Chrétien easily deflected these swipes at his leadership, of course. He knows a thing or two about how hard it is to overthrow a sitting party leader, having tried and failed himself when John Turner had the Liberal helm. The Prime Minister summoned representatives from a few select newspaper outlets into his office for interviews last week (omitting The Globe and Mail, which had just commissioned a poll showing 60 per cent of Canadians think the PM should retire) and made it clear he will lead the party into the next election. “Fm a young man in good health,” said the 66-yearold Chrétien. In a 57-minute address to delegates on Friday night, he added: “The first two mandates were not easy. Now the sun is shining again. And it’s why I want to run in the next election. The job is not finished.” Ninety-one per cent of delegates had endorsed his leadership at the last Liberal convention, the Prime Minister reminded everyone. He skipped the fact that the mandate was given closer to the last election than the next one, and long before anyone had ever heard of the human resources department’s troubling spending sprees.

Not to worry. There were plenty of Liberals who rushed to their leader’s side—especially in a convention week—a Praetorian guard of the loyal and the self-interested. The latter element includes just about every Liberal who thinks they should succeed Chrétien one day, but needs more time to build the profde and organization to challenge Martin. Health Minister Allan Rock, busy pulling together his own leadership team, said he was a “strong supporter of the PM.

He’s one of the reasons I got into public life. I’m glad he’s staying.”

Fiery Newfoundland Premier Brian Tobin, another Liberal with daydreams of living at 24 Sussex Drive, happily jumped at the chance to chastise Martin for disloyalty.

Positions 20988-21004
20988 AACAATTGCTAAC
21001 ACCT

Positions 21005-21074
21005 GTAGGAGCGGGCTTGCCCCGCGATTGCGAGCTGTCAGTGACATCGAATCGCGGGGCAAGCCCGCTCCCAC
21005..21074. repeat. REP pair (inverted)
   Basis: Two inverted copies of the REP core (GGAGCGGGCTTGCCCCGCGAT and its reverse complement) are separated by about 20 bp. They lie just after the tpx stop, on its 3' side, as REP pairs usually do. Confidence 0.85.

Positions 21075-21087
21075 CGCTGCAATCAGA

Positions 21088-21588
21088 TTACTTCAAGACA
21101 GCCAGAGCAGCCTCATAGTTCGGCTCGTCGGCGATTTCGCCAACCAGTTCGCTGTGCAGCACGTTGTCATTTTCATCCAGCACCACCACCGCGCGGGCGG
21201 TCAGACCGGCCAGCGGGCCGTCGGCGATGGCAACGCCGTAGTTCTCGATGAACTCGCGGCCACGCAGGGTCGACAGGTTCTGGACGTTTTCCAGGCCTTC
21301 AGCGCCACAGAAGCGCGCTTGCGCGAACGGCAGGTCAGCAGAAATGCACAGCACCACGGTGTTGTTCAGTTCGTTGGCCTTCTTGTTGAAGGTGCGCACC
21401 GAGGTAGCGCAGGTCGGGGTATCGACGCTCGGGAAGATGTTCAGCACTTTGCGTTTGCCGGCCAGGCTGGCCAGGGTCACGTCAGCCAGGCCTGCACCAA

“The unity of the Liberal Party of Canada is critical to the political health of our nation,” he wrote in an opinion piece he quickly penned for The Globe and Mail. Never mind that Tobin had been in Ottawa a month before, bashing the Chrétien government for being out of touch on health care. Tobin now cited Chrétiens 1997 election win and the endorsement of the last Liberal convention as all the reason the Prime Minister needed to stay on. It was incredible, Tobin wrote, that a handful of MPs would “challenge this democratic process.” If Tobin is read correctly, democracy under his prime ministership will be defined as mute obedience.

All of this amounted to one of the wildest weeks inside the Liberal party since, well, since Turner was boss. To those Canadians who have only a passing interest in whether Martin or Chrétien or anyone else leads the Liberals, it was a bizarre scene: a governing party, halfway through its second majority and facing what is charitably described as a confused opposition, scuffling with itself. There is no grand ideological divide among Liberals. So what that the polls say Chrétien should quit while he’s ahead; they also say Canadians approve like never before of the job he’s doing. The explanation for the party infighting is surprisingly simple and hardly lofty: Martin has no interest in hanging around until Chrétien finally decides he wants to play golf full time—despite the finance minister’s tortured insistence last week that he will run again even if the PM stays. And those Liberals who have tied their careers and ambitions to Martin’s comet have no way to force Chrétien out other than by provoking a showdown.